Key words: Qadiri tariqat, Abdul-Qadir al-Jilani, Kunta-Haji, Islam, sermon, zikr-jakhr, adepts, Dagestan, Chechnya, Ingushetia, Ossetia, the wird (the brotherhood), the awliya.

K.V. Alekseev. The Mongolian Kanjur: Genesis and Structure — 190
The article gives an overview of the Mongolian Kanjur enshrining translations of a large and diverse body of texts traditionally ascribed to the Buddha. It describes the sources and genesis of the Kanjur, and expounds new data that allows us to reconsider the established notions of its structure and correlation between its editions.
Key words: the Kanjur, Buddhist canon, Mongolian translated literature.

A.V. Zorin. Harihariharivāhana Avalokiteśvara (Avalokiteśvara Riding Viṣṇu, Garuḍa and Lion) in the Tibetan Buddhist Canon and in the Interpretation by Tāranātha — 229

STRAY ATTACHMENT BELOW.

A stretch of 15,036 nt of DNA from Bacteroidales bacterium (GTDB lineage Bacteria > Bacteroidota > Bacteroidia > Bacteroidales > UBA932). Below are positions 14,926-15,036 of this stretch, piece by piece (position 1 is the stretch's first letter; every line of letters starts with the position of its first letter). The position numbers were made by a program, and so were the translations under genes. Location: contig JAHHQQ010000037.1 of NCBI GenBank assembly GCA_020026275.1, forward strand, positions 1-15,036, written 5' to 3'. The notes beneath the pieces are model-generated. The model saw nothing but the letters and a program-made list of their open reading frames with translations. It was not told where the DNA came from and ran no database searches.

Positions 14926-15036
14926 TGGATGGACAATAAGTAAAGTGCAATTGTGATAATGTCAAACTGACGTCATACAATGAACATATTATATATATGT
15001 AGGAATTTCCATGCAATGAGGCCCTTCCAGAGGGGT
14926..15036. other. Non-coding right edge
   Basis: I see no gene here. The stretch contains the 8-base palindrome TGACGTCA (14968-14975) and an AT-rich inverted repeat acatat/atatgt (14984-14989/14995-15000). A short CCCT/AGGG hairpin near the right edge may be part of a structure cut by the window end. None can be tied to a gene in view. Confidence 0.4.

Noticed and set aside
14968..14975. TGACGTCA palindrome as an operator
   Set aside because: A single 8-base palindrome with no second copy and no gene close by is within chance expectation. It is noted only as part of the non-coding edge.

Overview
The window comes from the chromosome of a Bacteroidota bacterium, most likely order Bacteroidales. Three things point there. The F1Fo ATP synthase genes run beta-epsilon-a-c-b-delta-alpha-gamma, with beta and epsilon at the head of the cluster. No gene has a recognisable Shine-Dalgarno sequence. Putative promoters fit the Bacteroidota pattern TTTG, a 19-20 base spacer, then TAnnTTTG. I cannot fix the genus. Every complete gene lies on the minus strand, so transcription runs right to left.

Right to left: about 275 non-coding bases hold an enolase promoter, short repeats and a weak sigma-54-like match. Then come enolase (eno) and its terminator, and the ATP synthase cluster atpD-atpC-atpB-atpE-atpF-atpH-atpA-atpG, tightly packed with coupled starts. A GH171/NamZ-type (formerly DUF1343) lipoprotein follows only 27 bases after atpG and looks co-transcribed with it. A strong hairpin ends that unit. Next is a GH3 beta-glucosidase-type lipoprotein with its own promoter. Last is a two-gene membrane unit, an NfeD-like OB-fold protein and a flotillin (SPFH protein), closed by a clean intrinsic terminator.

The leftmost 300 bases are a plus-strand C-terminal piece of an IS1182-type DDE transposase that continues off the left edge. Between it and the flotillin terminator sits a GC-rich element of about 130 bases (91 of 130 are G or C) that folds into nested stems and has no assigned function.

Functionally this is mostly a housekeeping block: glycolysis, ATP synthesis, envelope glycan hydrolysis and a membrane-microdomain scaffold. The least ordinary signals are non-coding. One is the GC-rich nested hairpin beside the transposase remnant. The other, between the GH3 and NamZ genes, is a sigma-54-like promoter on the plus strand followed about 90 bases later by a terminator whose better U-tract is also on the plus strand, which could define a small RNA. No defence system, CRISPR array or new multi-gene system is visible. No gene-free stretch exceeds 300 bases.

The paper deals with a special form of Bodhisattva Avalokiteśvara, — the one Riding the God Viṣṇu, the bird Garuḍa and the Lion (all the three can be named with the same Sanskrit word, hari, hence the deity’s complex name Harihariharivāhana). The analysis and translation of two texts from the Tibetan Buddhist Canon that describe this deity’s Tantric practice are presented. They are compared, too with a later text by the Tibetan author Tāranātha in whose interpretation not only Viṣṇu but also the Garuḍa and the Lion appear as embodiments of the great Hindu Gods, Rudra and Brahma, which serves the idea of Buddhism’s superiority over Hinduism.
Key words: the Tibetan Buddhist Canon, Avalokiteśvara, sādhana, Tāranātha, syncretism.

D.G. Kiknadze. The Meaning of Sutras and Statues in Vulgar Japanese Buddhism of the Heian Period (Based on the Data of the Setsuwa Story-book Uji Shui Monogatari, 13th Century) — 241